That is not a good analogy.

Home insurance companies pay out.

After market car warranty companies "seem" to move heaven and earth to avoid paying out.

InitialDave

4,042 posts

55 months

Wednesday 5th December
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James_B said:
It really isn’t. Over a long enough run you are absolutely guaranteed to lose more by insuring than not.
I agree that the pricing of warranties and insurance is such that they will still make profit once the likely payouts are accounted for, but I'm not convinced you can say you'd always lose more. Given what my house and car insurance covers me for, for example, I don't think it'll ever be possible for me to pay enough in premiums to match a really big claim. I appreciate that this ties into your comment about only self insuring when you can afford the financial hit it might involve.

I agree that it's better to assess whether insurance and warranties are worthwhile on this basis, my annoyance is the artificial tilting of things by companies worming out of paying up.

A £100 premium that's priced on managing to wriggle out of paying genuine claims is less useful than a £300 premium that 100% WILL pay out, no hassle - but of course, then fewer people buy the warranty, and it all becomes a bit circular.

The logical thing is make the same assessment while accounting for the worming out of it factor, but it just feels wrong that consumers should have to do this.

Edited by InitialDave on Wednesday 5th December 10:48

Sheepshanks

15,761 posts

55 months

Wednesday 5th December
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James_B said:
It really isn’t. Over a long enough run you are absolutely guaranteed to lose more by insuring than not.
That may well be true, but don't forget that many people these days live by paying for everything monthly and they don't have any spare cash. For those people, a car throwing up a hefty bill would be a disaster.

For everyone else, buying a warranty is really buying peace-of-mind. Where these policies fail is when they jerk people around at the point of making a claim so they do the reverse of providing peace-of-mind and instead caused a lot on angst.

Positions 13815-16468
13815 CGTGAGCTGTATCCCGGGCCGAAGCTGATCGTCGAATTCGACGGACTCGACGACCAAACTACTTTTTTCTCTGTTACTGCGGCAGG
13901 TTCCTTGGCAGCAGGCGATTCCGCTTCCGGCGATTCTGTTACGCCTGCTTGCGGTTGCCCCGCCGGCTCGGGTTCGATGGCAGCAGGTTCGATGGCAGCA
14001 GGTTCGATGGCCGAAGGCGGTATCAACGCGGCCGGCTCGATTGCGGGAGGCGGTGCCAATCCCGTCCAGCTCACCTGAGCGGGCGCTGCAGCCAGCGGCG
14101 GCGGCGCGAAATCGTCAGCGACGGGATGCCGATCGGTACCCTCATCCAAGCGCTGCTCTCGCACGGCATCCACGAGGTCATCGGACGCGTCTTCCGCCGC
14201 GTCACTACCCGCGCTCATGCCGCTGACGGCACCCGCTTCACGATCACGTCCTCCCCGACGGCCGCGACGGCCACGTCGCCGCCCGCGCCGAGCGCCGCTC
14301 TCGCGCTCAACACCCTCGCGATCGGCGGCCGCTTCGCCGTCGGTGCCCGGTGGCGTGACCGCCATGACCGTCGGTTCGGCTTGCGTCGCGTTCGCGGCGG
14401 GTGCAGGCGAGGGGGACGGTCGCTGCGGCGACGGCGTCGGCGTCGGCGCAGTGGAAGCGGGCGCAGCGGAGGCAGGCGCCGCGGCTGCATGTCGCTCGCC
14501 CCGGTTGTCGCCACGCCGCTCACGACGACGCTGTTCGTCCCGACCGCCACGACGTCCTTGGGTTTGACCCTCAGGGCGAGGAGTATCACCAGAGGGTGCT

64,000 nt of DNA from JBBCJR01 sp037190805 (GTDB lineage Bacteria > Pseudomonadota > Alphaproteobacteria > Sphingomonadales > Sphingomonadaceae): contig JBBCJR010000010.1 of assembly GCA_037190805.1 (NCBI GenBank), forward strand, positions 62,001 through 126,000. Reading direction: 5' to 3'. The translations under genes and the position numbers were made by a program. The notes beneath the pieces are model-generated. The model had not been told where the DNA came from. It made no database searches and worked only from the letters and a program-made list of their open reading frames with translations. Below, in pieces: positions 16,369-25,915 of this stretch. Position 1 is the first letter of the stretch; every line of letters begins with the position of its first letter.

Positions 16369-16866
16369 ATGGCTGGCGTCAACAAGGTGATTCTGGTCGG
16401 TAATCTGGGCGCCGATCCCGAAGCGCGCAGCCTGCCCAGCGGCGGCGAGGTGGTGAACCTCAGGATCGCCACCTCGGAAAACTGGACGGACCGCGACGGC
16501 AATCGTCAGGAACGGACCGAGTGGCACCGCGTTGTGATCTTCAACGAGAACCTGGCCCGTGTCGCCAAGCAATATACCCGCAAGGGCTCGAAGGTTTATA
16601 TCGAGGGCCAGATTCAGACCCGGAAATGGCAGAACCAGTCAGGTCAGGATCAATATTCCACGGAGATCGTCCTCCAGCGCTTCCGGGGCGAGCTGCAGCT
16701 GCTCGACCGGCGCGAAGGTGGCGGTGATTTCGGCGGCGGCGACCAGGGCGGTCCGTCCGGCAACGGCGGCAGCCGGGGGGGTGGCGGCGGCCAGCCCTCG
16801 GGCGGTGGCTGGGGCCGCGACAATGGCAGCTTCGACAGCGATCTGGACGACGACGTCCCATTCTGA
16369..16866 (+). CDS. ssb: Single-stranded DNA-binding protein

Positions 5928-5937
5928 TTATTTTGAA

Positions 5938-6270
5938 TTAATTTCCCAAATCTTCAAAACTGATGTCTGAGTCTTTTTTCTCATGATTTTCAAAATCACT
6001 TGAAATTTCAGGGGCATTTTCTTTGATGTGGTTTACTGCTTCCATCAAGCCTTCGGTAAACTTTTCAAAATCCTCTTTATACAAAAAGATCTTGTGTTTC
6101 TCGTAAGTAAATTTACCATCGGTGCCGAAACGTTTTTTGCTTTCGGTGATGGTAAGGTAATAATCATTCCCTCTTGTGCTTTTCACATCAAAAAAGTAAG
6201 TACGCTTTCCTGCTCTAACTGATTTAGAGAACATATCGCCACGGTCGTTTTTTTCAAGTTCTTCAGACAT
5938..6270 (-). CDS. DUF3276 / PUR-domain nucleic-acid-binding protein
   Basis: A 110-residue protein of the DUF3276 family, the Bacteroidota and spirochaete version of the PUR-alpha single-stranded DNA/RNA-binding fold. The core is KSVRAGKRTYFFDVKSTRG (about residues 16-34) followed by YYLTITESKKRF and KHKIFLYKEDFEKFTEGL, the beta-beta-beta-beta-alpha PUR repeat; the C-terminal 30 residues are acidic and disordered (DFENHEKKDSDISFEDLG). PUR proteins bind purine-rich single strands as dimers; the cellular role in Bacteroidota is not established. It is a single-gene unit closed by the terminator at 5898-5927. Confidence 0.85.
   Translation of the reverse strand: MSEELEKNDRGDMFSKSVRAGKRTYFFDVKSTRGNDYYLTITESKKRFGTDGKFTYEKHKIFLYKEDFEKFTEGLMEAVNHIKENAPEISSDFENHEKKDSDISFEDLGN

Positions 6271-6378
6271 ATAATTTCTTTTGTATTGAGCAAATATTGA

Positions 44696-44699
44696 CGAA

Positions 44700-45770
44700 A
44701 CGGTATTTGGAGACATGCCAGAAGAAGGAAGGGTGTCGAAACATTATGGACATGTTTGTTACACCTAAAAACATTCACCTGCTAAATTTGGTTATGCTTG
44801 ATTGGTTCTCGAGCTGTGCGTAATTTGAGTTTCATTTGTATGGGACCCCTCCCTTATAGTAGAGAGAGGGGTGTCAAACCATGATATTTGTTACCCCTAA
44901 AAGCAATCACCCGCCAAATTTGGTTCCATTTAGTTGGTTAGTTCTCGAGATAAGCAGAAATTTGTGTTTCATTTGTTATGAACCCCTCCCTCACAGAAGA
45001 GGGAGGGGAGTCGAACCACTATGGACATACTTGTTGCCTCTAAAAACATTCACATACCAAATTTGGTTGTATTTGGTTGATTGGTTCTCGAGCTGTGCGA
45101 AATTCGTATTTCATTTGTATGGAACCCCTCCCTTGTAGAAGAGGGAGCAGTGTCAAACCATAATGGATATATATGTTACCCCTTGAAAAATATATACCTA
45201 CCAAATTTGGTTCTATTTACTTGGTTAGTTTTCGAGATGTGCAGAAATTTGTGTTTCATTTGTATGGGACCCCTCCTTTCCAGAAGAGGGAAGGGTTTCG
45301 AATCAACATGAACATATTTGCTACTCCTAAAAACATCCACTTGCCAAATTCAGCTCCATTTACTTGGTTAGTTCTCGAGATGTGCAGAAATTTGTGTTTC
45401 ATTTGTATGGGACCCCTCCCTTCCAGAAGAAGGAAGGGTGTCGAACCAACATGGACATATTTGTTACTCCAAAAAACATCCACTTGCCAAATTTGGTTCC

julian64

12,558 posts

190 months

Wednesday 5th December
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Sheepshanks said:
That may well be true, but don't forget that many people these days live by paying for everything monthly and they don't have any spare cash. For those people, a car throwing up a hefty bill would be a disaster.

For everyone else, buying a warranty is really buying peace-of-mind. Where these policies fail is when they jerk people around at the point of making a claim so they do the reverse of providing peace-of-mind and instead caused a lot on angst.
I think where these policies really fall down is that they are meant to cover unavoidable or unexpected breakdowns. They can't cope with someone who lacks mechanical sympathy and relies on a warranty to cover everything that may involve lifting the bonnet. They are possibly peace of mind budget wise, but they aren't carte blanch to drive a car into the ground and then expect the warranty company to pay out for a replacement.

The reason I don't have one is that the last three or four times my car stated to have a problem I stopped and worked out the problem, and took responsibility for what happened next. I don't want to pay a premium to lumped in with people who drive an ailing car halfway across France, and then expect an insurance company to validate my foolishness.

Sorry if this sounds harsh op, but regardless of what was said to you, don't you think you bear some responsibility here?

swisstoni

7,182 posts

215 months

Wednesday 5th December
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Er, he informed the insurance company of the issue and on their advice took it to a BMW dealer (in France!) who said it was ok to drive home.
How exactly has the OP contributed to the thing seizing when being looked at back in the UK?

julian64

12,558 posts

190 months

Wednesday 5th December
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swisstoni said:
Er, he informed the insurance company of the issue and on their advice took it to a BMW dealer (in France!) who said it was ok to drive home.
How exactly has the OP contributed to the thing seizing when being looked at back in the UK?
Not really sure how to answer that question. Assuming you are serious and I don't need a woosh parrot

Imagine it was your car and you DIDN'T have a warranty. Would you have driven it home?

InitialDave

4,042 posts

55 months

Wednesday 5th December
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So if you ask a professional/specialist for advice, and follow it, it's your fault for listening to them when it goes wrong?

If your position is in that case you should take it up with them, well, he is. The mechanic was acting as an agent for the warranty company, they are underwriting his advice.